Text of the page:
Typically, the compositions used to form conventional protective packing materials include refractory ceramic fibers that provide properties such as high temperature durability, good handling, resiliency, flexibility, and strength. An intumescent material can also be included that enables the protective packing materials to volumetrically expand at elevated temperatures. Such expansion helps to hold the monolith in place during use. Ceramic sheet materials, ceramic pastes, and intumescent sheet materials useful for mounting the monolith in the housing of a pollution control device are described in, for example, U.S. Pat. Nos. 3,916,057 (Hatch et al.), 4,305,992

(Langer et al.), 4,385,135 (Langer et al.), 5,254,410 (Langer et al.), and 5,242,871 (Hashimoto et al).

Summary of the Invention Compositions are provided that can be used, for example, as a fire barrier, as a protective packing material around the monolithic structure in a fuel cell or in a pollution control device, or as a heat barrier such as an insulating material positioned in the end cone regions of a pollution control device, hi particular, the compositions include a micaceous binder and biosoluble inorganic fibers. The compositions can be prepared free of refractory ceramic fibers that are respirable but durable in a physiological medium.

One aspect of the invention provides a composition that includes a micaceous binder in an amount of about 5 to about 80 weight percent and biosoluble inorganic fibers in an amount of about 5 to about 90 weight percent on a dry weight basis. The compositions can also optionally include intumescent materials, non-respirable inorganic fibers, a polymeric binder, a polymeric fiber, or a combination thereof. The compositions can be provided, for example, in the form of a sheet material or in the form of a paste.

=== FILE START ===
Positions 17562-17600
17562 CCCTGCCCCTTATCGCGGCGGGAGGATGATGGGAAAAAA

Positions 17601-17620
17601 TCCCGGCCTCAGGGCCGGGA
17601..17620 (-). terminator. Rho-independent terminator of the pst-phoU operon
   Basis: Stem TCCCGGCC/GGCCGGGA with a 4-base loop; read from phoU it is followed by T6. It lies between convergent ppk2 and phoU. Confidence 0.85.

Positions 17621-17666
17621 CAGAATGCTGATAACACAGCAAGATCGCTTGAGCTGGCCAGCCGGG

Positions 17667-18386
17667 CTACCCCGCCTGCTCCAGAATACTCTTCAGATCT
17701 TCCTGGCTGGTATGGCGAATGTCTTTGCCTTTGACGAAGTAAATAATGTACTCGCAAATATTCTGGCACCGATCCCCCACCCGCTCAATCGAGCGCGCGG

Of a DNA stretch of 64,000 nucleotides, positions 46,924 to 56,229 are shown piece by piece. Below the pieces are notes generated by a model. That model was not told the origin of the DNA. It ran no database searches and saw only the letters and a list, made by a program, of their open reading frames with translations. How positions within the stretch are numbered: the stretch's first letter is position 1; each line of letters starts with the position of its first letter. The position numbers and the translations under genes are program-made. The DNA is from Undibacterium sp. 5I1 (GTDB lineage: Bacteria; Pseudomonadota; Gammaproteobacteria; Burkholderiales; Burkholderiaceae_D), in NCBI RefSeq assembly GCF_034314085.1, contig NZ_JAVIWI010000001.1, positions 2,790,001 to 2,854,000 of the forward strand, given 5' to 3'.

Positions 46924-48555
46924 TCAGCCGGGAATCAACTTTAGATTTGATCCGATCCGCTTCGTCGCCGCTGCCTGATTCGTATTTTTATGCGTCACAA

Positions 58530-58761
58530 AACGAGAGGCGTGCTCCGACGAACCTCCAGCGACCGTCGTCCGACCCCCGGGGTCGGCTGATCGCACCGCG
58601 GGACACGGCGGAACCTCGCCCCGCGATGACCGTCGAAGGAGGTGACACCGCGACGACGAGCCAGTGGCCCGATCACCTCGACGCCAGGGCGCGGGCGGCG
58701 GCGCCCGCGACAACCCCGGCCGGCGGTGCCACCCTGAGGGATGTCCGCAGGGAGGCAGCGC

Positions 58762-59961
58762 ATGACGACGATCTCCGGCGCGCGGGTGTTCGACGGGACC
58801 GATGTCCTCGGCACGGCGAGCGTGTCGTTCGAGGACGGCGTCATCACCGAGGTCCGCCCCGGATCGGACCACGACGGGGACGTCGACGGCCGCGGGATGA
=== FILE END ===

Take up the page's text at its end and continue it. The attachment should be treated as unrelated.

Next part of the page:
Another aspect of the invention provides a pollution control device that includes a housing, a pollution control element disposed in the housing, and a protective packing material that is disposed in a gap between at least a portion of the housing and the pollution control element. The protective packing material, which is typically in the form of a paste or a sheet material, includes a micaceous binder and biosoluble inorganic fibers. The protective packing material can protect the fragile pollution control element from damage due to road shock and vibration, can compensate for thermal expansion differences between the pollution control element and the housing, can prevent exhaust gases from by passing the pollution control element, or a combination thereof.

Yet another aspect of the invention provides a pollution control device that includes a housing and heat barrier (i.e., insulating material) disposed in the housing. The heat barrier includes a micaceous binder and biosoluble inorganic fibers. The heat barrier is typically located in an end cone region of the pollution control device and can be in the form of a sheet material or a paste.